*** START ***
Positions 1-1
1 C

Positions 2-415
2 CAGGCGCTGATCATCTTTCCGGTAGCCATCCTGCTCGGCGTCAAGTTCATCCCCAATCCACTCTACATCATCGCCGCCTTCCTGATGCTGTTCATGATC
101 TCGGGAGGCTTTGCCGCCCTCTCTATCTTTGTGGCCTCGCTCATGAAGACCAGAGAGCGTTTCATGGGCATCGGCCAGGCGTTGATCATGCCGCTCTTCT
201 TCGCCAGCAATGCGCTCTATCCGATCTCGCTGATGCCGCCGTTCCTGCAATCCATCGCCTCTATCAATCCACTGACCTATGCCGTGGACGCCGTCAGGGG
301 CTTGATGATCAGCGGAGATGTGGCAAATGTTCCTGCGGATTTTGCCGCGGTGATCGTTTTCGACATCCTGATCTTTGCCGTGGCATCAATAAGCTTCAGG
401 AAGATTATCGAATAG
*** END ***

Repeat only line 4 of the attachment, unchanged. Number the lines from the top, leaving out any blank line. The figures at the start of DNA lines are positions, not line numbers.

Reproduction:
2 CAGGCGCTGATCATCTTTCCGGTAGCCATCCTGCTCGGCGTCAAGTTCATCCCCAATCCACTCTACATCATCGCCGCCTTCCTGATGCTGTTCATGATC